Operation Dudula orders officials to verify documents of every foreigner living in Cape Town

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The controversial Operation Dudula movement launched its Western Cape branch in Cape Town on Saturday.

While the organisation only had a permit for a maximum of 300 people, more than 500 supporters clad in branded T-shirts, carrying banners and placards marched through the streets singing struggle songs.

The vigilante group, which is led by a 36-year-old pilot, Nhanhla Lux Dlamini, began in Gauteng last year and has been labelled by some as “xenophobic and dangerous”, was founded in Soweto a few months after the July riots that erupted when former president Jacob Zuma was sentenced to jail for contempt of court.


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They targeted suspected drug traffickers and businesses that allegedly hired illegal foreigners in order to pay them lower wages than legally required.

The picket started in Hanover Street and ended at the Cape Town Central police station where they handed over a memorandum with grievances to a representative of the Department of Home Affairs.

Operation Dudula’s leader Nhlanhla Lux was not in attendance as he was said to be in Limpopo. He said they are about to declare war to illegal foreigners living and working in South Africa.

In their memorandum, the group demanded that the department beef up security at the country’s border posts.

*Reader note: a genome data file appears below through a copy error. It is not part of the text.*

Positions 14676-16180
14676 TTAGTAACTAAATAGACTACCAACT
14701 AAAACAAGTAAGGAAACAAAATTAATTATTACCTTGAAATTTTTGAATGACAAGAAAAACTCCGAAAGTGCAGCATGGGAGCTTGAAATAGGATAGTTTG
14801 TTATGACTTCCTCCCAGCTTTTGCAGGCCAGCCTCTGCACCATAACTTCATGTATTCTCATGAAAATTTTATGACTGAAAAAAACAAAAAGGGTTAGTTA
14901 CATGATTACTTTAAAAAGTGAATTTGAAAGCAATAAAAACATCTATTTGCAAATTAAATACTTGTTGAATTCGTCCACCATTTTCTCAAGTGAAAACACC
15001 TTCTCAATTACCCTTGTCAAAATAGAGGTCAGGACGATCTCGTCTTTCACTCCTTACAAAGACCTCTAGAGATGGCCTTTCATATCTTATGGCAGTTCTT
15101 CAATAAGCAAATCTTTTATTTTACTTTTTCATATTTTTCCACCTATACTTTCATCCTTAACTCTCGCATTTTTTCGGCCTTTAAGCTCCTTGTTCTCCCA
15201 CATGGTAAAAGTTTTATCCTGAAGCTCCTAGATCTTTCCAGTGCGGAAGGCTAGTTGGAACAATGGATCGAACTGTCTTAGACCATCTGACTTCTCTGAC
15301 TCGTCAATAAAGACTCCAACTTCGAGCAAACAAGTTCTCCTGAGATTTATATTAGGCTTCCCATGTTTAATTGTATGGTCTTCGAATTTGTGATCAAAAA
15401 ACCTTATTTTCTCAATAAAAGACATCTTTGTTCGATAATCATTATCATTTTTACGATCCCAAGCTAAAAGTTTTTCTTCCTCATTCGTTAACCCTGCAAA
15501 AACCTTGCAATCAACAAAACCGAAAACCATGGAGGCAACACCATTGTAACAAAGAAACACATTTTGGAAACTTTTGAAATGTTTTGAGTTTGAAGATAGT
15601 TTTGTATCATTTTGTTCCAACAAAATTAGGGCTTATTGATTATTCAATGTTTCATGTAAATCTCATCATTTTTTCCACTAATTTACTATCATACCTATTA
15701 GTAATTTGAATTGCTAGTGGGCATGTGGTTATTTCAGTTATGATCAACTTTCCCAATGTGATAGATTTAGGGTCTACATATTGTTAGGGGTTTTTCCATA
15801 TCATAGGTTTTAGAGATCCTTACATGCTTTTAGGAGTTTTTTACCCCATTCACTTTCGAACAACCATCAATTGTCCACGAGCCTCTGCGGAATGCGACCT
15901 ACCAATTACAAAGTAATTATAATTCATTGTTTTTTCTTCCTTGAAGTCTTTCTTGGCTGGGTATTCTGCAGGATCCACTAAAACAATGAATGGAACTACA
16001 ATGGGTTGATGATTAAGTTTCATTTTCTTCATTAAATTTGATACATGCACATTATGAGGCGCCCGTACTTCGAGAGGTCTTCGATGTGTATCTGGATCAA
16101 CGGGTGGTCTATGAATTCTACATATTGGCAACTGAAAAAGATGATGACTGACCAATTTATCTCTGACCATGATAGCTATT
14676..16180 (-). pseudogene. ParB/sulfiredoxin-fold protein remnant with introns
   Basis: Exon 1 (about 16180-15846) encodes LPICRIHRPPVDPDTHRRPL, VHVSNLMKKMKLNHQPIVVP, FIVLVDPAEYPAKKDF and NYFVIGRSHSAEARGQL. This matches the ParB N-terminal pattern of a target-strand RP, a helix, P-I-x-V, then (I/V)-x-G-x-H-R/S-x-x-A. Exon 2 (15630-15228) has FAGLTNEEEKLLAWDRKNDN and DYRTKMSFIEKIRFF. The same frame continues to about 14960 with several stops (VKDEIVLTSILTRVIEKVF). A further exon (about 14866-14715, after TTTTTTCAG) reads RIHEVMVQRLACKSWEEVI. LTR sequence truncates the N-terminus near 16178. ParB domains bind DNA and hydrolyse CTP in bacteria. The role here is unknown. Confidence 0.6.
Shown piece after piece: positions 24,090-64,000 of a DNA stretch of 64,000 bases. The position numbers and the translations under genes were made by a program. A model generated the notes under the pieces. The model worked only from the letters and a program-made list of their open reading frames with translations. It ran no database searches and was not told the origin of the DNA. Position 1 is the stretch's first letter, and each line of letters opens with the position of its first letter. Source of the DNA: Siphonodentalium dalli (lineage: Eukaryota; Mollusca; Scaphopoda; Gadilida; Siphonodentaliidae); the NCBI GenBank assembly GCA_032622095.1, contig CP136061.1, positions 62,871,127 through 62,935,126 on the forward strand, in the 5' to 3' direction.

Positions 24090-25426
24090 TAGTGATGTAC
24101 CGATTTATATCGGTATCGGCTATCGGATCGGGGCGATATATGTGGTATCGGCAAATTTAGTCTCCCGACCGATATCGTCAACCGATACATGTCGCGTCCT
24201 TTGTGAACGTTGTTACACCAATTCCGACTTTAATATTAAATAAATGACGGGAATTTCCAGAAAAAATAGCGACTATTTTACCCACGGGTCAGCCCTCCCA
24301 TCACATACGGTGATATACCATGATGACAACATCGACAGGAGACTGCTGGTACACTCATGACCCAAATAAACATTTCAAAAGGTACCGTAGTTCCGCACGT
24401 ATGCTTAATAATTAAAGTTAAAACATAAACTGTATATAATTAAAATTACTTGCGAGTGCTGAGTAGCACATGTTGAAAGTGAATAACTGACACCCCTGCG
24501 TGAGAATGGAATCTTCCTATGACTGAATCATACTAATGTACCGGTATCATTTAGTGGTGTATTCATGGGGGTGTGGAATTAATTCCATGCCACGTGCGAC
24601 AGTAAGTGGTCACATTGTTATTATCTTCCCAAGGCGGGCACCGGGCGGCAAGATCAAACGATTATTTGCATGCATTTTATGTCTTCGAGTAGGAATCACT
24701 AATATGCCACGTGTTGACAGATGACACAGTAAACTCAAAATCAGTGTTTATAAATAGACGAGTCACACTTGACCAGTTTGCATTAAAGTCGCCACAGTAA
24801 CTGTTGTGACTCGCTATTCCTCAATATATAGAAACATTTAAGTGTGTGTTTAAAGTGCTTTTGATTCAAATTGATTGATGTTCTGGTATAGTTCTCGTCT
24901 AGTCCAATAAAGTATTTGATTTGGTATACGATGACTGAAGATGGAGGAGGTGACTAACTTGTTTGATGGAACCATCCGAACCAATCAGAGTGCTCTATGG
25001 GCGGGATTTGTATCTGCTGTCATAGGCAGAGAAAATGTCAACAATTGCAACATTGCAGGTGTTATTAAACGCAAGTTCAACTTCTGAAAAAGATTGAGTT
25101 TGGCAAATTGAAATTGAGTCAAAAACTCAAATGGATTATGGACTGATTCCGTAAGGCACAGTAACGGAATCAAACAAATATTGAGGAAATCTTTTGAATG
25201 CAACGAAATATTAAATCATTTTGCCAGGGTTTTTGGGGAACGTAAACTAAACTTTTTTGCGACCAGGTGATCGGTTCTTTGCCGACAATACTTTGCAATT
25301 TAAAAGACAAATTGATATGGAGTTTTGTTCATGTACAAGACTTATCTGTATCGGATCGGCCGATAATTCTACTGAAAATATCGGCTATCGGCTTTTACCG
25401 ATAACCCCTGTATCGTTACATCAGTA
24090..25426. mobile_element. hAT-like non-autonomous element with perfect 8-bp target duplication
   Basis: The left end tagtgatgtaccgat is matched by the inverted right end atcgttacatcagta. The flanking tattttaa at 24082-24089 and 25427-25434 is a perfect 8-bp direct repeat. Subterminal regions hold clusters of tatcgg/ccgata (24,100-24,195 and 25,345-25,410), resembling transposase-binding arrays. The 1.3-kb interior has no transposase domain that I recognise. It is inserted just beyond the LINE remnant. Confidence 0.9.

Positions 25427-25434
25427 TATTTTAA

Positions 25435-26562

“As a result of a dysfunctional border control system, our country, South Africa, is continuously receiving a large and an uncontrollable influx of illegal foreigners,” the memorandum read.

The movement also wants officials to verify the status of every foreign national in Cape Town, so as to establish if they are legally documented foreigners.

The Democratic Alliance (DA) in the Western Cape, meanwhile, has called on the province’s residents to reject the launch of Operation Dudula’s branch in the province.

“While everyone is indeed entitled to the right of peaceful assembly, the DA said the anti-immigrant organisation formed part of “the concerning trend of xenophobia and Afrophobia that is spreading across South Africa”.

“We call on all residents of the Western Cape to stand against the hatred, intolerance and vigilantism that xenophobic organisations and politicians use for cheap politicking and short-term gain, “said Ricardo Mackenzie, DA Western Cape acting spokesperson on community safety, said in a statement.